#3 Fundamentals: Aiming and Natural Point of Aim


Rokslide Sponsor
Dec 21, 2016
To state the obvious, aiming the rifle precisely on the target is the first fundamental of marksmanship. You can't hit what you can't aim at. Standing unsupported, you will have a lot of "wobble" as the rifle moves around and it makes hitting small targets much harder than shooting with a bipod and rear bag while bench or prone. There are all sorts of methods for getting as much stability as possible to support the rifle between positions like standing unsupported and a bipod and rear bag.

Whenever we interface with a rifle our body is going to influence where the rifle is pointed, regardless of the position. If I am standing and I have to twist my body at the hips to aim at a target to my right, then my body naturally wants to untwist to the left. It is the same thing if I have to twist my shoulders to force the rifle while I am prone. Because I have to force my body to twist to the right to get on target, it is not "naturally" aiming at the target. I will be more unsteady and compromise the stability of the shot because I have built tension into my body to force it right. I am not "naturally" pointing at the target. Recoil will naturally exploit this unnatural twist and tension in our body because it is part of the whole rifle/body aiming system. Recoil immediately starts to untwist your body before the bullet leaves the barrel, reducing accuracy, even though the rifle was "aimed" at the target when the trigger was pressed.

Avoid all unnecessary tension in the body. Rather than twisting at your hips or shoulders, shuffle your front foot to the right and your body will naturally point further to the right. Moving your base is a far easier and induces no unnecessary tension. By moving your feet instead of your hips, your body will naturally aim the rifle to the right without winding up any twist. Your body is now naturally pointing at the target so you aim with less muscle tension. When you fire the rifle, the rifle will not immediately "untwist" your body before the bullet leaves. The rifle will more naturally and repeatedly recoil the same.

At first, it can be an unnatural feeling to change where we are pointing by moving our feet. I think that is because if we are pointing our finger, it is more natural to move our arm or twist our hips from side to side just a little bit rather than to move our feet an inch or two. Consequently, when shooting our first impulse is to immediately twist our hips or shoulders to aim rather than moving our feet. But, this impulse is not the best form for shooting. Ultimately, learning to move our feet to aim actually makes shooting easier. Because, we learn one way to connect our body with the rifle, the only "natural" way to aim is to then swivel our base like a turret gun. Our feet, knees, and rear are our base, and should be the swivel to turn onto the target like the based of the turret gun on a ship. And, they are also the adjustment up and down to clear whatever obstacle there is or to support the rifle at the best height. Picture your upper body always in the same position with the rifle and your base swiveling or moving to put your entire upper body into the natural point of aim. As we aim from our base, we remain connected to the rifle in practically the same position. For aiming up or down, we do use our arms and shoulders, just like the barrel moves up and down on a turret gun.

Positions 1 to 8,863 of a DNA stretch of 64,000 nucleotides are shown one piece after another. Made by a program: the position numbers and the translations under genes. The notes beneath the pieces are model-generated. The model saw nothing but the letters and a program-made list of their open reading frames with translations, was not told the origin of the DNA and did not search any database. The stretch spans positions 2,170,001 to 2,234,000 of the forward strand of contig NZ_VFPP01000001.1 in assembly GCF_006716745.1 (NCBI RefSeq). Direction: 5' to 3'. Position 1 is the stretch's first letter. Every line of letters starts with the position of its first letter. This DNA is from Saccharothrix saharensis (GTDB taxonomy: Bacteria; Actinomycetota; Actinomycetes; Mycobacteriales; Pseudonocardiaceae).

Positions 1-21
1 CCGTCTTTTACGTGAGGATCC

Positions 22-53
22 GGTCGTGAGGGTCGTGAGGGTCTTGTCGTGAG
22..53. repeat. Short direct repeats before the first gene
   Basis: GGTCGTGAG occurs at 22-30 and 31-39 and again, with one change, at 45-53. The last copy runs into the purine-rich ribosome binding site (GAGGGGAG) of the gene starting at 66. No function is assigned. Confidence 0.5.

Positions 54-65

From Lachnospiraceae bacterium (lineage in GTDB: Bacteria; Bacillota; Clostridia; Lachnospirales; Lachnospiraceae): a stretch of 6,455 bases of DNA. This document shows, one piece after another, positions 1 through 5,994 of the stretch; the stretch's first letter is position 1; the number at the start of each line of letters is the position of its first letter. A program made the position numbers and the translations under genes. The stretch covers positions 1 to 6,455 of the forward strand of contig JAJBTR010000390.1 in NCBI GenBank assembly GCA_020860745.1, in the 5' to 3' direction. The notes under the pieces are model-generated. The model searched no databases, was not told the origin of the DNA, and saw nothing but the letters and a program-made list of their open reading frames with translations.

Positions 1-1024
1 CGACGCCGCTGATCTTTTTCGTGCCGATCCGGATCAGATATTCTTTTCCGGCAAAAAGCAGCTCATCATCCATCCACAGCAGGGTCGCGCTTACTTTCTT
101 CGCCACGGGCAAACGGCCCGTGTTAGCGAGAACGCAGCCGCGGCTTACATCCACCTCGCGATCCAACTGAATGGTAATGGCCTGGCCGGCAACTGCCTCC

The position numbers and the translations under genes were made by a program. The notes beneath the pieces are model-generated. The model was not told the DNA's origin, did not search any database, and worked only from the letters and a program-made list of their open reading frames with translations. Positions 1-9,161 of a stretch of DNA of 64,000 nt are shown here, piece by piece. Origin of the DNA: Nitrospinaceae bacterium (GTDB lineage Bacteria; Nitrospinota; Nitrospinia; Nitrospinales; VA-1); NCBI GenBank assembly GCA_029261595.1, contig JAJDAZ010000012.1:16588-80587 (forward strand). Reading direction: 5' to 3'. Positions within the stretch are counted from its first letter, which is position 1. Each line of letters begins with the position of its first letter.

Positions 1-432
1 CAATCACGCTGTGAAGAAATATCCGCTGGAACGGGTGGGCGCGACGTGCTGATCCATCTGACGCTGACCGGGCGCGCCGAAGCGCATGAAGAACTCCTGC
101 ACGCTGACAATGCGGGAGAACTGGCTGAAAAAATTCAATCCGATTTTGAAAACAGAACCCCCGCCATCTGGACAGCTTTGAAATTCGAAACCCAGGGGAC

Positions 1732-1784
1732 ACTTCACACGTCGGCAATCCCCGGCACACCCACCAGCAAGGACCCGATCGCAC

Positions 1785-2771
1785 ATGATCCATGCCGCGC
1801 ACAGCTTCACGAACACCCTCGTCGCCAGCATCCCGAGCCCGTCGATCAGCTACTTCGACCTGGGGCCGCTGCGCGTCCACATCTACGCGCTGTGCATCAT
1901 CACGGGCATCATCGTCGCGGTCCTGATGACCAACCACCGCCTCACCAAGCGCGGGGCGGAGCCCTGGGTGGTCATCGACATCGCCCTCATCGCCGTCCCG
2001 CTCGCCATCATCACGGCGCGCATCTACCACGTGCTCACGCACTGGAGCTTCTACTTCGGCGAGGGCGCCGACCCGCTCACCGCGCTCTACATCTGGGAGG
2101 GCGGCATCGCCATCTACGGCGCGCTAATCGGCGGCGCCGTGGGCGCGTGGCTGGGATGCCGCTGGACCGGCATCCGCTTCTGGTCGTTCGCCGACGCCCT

Testing our "natural point of aim" is the ultimate precision and accuracy test to see whether we are aimed at the target in a consistent position. As hunters, when we interface with a rifle, we are always using some amount of bone and muscle to support the rifle and aim it. Testing natural point of aim is the way to minimize the disturbance induced by our bodies that occurs primarily with our torso and upper body. The test will tell you how much you need to swivel your "turret" to aim on target. For this purpose, I am assuming that you have chosen the best position for the circumstances, such as seated, kneeling, off a tree, tripod, or prone and are working on eliminating muscle tension out of the position you have chosen. Selecting shooting position to reduce wobble is another discussion.

Testing Natural Point of Aim (often time shortened to NPA) is simple. Close your eyes, gently breathe a couple cycles and then open your eyes. Your body will move into a more neutral position and almost always your rifle will have moved off the target. It moves because it is now pointed by your body without your conscious muscle flexing and tension. The movement during the test is easiest to detect with your eyes closed because your body was constantly muscling against forces to put the rifle onto the target. The next step is to adjust your body so that it will more naturally point at the target and repeat the cycle. Eventually, you should be able to get your body into a position so that there is no unnecessary muscle tension pushing the rifle onto the target. Your wobble will be reduced as much as possible for that position. There are other things you can do to reduce the wobble further, but they are ways to further support your body. For instance, if you are standing prone unsupported, if I then added a support underneath the forearm, it would immediately reduce the wobble mechanically while your body remains "naturally pointed" at the target.